This is the first U.S. production of a play by Franca Valeri. Born in Milan in 1920, she is the first female comic actress and satiric playwright to enjoy steady success from the 1950s to today. Her unforgettable women characters–above all the “Signorina Snob,” the satirical portrait of a rich girl from Milan–made her very popular in the 50s. During a career that now, despite the age, shows no signs of slowing down, Ms. Valeri has worked in about 53 films with the most famous Italian directors and actors such as Alberto Sordi, Vittorio De Sica, Toto, Dino Risi among many others. In addition, she has written several screenplays and plays. Ms. Valeri is also an opera connoisseur who has directed several operas and founded a competition for young opera singers. In 2010, she will debut in a brand new show and celebrate her 90th birthday.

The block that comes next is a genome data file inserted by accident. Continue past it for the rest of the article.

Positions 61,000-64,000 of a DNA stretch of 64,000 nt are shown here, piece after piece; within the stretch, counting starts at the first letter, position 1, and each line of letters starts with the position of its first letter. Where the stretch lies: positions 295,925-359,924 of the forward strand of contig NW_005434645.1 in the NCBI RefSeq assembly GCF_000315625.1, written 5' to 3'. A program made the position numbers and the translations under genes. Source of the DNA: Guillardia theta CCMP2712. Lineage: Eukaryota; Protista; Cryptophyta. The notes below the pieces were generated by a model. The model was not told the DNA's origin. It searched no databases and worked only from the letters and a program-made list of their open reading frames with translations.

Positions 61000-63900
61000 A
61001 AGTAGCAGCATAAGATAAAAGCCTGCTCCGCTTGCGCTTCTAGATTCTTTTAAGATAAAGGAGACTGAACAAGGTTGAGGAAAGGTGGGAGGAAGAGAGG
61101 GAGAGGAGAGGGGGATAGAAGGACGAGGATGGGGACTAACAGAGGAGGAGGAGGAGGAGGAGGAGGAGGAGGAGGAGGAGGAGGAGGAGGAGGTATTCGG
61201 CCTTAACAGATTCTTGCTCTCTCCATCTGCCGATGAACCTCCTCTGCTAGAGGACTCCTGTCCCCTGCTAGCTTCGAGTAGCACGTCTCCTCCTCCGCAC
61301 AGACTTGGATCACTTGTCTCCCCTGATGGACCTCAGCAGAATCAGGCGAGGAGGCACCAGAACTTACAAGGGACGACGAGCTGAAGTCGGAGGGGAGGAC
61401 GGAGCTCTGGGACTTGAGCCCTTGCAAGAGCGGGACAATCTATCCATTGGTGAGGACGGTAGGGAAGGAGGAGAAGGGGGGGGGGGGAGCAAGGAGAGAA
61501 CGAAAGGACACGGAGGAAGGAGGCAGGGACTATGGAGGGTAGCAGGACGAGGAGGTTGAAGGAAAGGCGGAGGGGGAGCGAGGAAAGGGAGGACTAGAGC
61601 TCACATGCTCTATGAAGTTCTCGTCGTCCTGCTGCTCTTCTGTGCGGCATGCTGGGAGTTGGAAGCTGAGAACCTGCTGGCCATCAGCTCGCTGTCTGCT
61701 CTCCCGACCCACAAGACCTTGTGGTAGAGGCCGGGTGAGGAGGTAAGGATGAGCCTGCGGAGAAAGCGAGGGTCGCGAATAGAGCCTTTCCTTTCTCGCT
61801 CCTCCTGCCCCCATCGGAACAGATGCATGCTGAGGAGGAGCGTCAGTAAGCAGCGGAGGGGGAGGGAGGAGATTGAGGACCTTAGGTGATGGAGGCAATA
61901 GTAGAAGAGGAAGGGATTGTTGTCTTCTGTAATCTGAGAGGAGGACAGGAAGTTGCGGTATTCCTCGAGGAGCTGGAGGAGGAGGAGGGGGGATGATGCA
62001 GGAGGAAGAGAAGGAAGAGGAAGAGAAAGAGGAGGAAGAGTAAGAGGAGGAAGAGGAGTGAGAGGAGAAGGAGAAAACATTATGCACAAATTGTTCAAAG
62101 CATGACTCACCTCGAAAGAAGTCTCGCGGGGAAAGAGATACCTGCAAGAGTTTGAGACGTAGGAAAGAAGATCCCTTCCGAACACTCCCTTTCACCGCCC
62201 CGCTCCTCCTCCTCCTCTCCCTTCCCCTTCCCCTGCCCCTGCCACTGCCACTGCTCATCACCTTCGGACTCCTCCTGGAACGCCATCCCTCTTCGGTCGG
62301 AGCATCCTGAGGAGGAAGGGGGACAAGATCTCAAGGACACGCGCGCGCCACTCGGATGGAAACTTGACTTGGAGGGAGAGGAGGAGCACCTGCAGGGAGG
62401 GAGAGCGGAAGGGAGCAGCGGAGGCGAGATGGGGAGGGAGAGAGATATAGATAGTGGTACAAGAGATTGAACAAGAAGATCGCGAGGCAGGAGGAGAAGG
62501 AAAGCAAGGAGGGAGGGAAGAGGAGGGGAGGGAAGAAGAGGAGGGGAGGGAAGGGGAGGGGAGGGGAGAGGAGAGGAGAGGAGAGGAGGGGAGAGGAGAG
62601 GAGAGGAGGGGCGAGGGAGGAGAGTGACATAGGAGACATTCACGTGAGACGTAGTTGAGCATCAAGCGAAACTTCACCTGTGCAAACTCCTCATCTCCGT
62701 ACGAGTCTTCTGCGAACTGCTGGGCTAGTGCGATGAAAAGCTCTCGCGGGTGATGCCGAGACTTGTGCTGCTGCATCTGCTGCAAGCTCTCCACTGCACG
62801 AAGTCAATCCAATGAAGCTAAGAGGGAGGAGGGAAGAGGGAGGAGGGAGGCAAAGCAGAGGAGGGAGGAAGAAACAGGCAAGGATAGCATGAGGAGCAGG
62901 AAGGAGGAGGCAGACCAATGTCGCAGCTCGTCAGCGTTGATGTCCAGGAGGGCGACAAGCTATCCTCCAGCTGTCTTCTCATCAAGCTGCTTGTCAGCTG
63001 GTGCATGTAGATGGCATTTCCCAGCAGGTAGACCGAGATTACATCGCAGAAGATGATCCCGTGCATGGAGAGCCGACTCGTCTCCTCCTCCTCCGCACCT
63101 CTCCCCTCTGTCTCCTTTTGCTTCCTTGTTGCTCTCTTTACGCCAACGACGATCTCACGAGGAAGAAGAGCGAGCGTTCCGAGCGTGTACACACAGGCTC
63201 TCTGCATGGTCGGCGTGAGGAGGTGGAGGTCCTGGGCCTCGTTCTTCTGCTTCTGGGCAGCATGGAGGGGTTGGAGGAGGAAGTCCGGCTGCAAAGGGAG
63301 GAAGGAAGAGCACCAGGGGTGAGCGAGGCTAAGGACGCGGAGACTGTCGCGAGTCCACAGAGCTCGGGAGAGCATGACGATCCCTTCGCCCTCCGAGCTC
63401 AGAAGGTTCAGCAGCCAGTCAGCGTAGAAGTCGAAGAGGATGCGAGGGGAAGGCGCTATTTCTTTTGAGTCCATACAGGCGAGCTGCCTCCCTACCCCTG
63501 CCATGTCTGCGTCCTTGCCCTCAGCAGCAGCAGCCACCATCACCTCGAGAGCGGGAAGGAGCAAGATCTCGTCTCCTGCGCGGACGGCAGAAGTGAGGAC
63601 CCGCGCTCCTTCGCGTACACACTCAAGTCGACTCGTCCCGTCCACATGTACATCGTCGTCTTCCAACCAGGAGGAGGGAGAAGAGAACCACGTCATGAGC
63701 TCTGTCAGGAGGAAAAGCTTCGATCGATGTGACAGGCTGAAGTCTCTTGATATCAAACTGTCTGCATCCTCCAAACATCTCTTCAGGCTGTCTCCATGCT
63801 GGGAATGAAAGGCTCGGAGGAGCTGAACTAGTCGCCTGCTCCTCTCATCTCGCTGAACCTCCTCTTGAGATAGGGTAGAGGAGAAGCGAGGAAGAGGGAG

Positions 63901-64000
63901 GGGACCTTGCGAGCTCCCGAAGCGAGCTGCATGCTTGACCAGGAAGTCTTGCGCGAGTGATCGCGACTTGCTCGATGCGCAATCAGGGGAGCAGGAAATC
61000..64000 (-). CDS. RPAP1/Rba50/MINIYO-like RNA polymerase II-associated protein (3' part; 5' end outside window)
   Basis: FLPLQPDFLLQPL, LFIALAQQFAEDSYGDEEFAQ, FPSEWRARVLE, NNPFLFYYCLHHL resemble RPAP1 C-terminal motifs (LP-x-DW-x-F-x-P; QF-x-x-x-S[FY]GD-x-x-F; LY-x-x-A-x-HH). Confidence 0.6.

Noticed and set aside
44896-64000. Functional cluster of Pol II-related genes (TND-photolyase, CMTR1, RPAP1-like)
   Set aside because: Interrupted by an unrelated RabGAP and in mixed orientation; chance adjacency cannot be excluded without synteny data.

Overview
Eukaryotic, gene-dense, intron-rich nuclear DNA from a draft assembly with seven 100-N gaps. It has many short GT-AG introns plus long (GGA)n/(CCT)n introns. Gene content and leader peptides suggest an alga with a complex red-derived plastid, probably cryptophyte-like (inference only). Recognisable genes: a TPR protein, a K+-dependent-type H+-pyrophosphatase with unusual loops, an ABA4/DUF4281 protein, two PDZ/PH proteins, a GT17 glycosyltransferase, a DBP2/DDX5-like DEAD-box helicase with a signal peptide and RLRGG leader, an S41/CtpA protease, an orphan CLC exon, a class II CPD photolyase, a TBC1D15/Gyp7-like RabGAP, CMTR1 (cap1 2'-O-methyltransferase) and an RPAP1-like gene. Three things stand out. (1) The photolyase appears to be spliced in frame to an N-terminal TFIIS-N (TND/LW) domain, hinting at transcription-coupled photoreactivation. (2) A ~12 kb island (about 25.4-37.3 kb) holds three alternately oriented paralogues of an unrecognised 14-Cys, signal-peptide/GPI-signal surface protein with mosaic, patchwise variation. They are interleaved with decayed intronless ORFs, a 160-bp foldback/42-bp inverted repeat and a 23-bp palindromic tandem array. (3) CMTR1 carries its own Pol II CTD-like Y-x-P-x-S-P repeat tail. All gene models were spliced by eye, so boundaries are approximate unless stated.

Laura Caparrotti (Emilia) has a degree in Performing Arts and Cinema from the University “La Sapienza” in Rome. She studied with Nobel Prize Dario Fo, French legend Annie Girardot and others. After years of professional theater in Italy, she relocated to New York, where she has directed and/or performed in venues such as The Kitchen, The Fringe Festival, the Abrons Arts Center, the Bernie West Theatre, Casa Italiana Zerilli Marimo’, the Center for Jewish History and the Lincoln Center. Off Broadway, she has been Assistant to the Director in “Souls of Naples” featuring John Turturro. She is also the worldwide representative for the Italian icon, Antonio De Curtis-Toto as well as a playwright, a journalist, an Italian and Theater teacher, a lecturer, a consultant, a curator and a panelist for NYSCA. She is the Artistic Director of KIT-Kairos Italy Theater.